EVGA's statement above acknowledges that its own cards weren't stable with the all-POSCAP solution, all but confirming that the capacitors could play a role in crashes. In fact, EVGA says its all-POSCAP designs couldn't pass its own internal testing, so the company went with a mixed POSCAP and MLCC design, which solved the issues, albeit at the cost of a delayed launch.
We do need to exercise caution, though. There's still the outside chance that this issue isn't entirely related to capacitors - Nvidia's Ampere cards have higher power supply requirements than previous-gen cards, and drivers are still in the early stages of widespread use. As such, capacitor-induced crashes might not be responsible for all crashing issues - there are a lot of factors at play.
Also, there is no guarantee that all cards with POSCAP-only designs are defective, instead, this could imply they simply have a greater chance of an issue (i.e., a slightly higher failure rate). Nvidia provides manufacturing recommendations to its AIB partners, and it is unlikely that it would have passed design rules to partners that would result in widespread failures.
For reference, there are lists of third-party (AIB) graphics cards (compiled by reddit /user/Roseking/) and their capacitor arrangements available online. Be sure to check the reddit post for further updates to the list.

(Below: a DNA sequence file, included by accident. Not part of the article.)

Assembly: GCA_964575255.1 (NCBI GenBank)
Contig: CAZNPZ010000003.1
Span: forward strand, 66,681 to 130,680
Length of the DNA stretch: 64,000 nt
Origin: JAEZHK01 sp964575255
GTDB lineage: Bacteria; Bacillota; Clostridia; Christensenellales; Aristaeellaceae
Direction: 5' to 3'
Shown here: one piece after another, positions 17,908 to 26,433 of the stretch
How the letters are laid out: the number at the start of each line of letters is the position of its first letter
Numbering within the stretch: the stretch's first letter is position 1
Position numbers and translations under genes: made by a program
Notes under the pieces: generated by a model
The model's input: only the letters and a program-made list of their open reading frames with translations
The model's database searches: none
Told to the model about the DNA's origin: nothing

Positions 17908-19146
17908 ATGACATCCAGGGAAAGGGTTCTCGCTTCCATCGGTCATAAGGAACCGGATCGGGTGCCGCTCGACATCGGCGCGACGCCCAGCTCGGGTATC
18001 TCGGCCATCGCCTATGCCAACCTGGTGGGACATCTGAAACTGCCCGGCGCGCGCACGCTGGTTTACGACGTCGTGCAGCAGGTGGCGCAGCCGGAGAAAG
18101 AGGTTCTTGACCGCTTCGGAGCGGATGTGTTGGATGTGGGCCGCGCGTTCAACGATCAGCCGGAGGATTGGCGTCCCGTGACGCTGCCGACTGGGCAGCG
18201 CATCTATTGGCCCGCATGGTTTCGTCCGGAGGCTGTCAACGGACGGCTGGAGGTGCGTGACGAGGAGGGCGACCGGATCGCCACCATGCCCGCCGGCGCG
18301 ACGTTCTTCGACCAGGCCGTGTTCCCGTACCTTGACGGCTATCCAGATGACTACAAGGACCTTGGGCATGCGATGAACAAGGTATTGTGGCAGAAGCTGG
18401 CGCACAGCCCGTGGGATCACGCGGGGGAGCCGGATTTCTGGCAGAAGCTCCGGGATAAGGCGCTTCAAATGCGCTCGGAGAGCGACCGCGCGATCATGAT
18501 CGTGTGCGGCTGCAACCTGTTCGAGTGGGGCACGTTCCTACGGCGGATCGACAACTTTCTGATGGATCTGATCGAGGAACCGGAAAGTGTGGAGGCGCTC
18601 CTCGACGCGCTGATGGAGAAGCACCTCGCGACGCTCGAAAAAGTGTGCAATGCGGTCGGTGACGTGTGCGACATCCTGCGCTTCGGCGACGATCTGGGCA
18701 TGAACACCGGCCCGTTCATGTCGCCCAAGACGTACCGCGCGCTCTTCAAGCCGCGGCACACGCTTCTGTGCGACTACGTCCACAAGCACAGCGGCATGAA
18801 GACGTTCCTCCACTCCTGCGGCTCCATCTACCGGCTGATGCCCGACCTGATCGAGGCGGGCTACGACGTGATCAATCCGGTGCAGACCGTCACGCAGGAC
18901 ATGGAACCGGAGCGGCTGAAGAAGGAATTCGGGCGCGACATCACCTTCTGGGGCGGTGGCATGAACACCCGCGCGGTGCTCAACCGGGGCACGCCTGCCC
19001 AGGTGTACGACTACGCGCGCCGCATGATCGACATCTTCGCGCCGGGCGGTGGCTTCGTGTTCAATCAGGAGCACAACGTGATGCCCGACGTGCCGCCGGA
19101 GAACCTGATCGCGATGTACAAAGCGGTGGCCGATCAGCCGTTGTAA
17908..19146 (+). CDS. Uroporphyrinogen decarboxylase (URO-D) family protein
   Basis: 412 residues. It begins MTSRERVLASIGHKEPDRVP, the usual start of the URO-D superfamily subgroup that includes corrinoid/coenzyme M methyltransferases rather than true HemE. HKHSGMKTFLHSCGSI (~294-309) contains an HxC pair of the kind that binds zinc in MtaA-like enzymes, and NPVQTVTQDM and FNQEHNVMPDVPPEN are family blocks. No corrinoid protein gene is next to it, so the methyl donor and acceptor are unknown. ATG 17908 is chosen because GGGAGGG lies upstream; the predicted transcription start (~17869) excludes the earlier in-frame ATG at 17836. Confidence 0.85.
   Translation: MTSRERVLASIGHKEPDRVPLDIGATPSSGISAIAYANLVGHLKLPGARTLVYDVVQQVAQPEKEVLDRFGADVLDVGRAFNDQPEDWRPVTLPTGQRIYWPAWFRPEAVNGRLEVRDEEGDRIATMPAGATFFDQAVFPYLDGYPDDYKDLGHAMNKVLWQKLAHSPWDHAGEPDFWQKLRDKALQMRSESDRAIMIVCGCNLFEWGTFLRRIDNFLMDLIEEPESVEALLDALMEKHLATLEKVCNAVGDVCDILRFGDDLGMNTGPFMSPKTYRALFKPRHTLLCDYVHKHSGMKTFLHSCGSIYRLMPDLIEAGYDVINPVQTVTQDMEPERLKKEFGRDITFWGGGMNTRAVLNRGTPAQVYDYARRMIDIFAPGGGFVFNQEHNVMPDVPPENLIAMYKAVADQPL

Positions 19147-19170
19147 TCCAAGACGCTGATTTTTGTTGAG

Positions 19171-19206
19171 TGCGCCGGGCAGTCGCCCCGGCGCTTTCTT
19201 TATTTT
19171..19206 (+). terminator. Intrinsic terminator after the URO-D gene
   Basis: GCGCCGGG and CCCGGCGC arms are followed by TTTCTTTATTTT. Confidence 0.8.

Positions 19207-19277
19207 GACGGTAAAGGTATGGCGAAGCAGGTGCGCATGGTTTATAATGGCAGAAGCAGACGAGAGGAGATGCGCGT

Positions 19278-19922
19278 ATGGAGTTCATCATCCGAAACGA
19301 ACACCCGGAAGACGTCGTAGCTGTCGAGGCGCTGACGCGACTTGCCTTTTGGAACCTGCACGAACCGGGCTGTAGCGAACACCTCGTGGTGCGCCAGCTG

In the meantime, be sure to head to Igor's article over at Igor's Lab for the deep-dive details about the capacitor issues. We reached out to Nvidia on the matter earlier this week, and the company has yet to acknowledge the crashing issues or provide a statement.
can you please add a paragraph to explain what is a POPCAP, what is a MLCCs and why it is superior ?
also it could be important to identify the best PCB designs. more work for Bulzoid/Gamer nexus !
well , if used as is , the FE models wont crash because they stay below 2Ghz OC , but if water cooled and OCed to higher levels , it is still not clear.
They are neither superior nor inferior, they just cover a different range (DC-10MHz) of the power supply filtering spectrum.
Different size capacitors are most effective across different ranges of the spectrum due to their packaging's intrinsic ESL. Once you pass a given capacitor's self-resonance frequency, it becomes more of an inductor than capacitor and stops contributing to supply filtering, which is why you see clusters of 3-5 different size caps to provide uniform coverage where smaller caps pick up at frequencies where the large caps become less effective.
The POSCAPs likely had too much total ESL to maintain sufficiently flat filtering until the next cap size down could pick up, so the GPU voltage got too noisy for stable operation beyond 2GHz on cards with no intermediate-size MLCCs between the POSCAPs and the rest.
Beginners' mistake as far as high speed circuit design is concerned.
Fair observation - I was in a bit of a rush to get the article done, and honestly didn't think of it. Updated.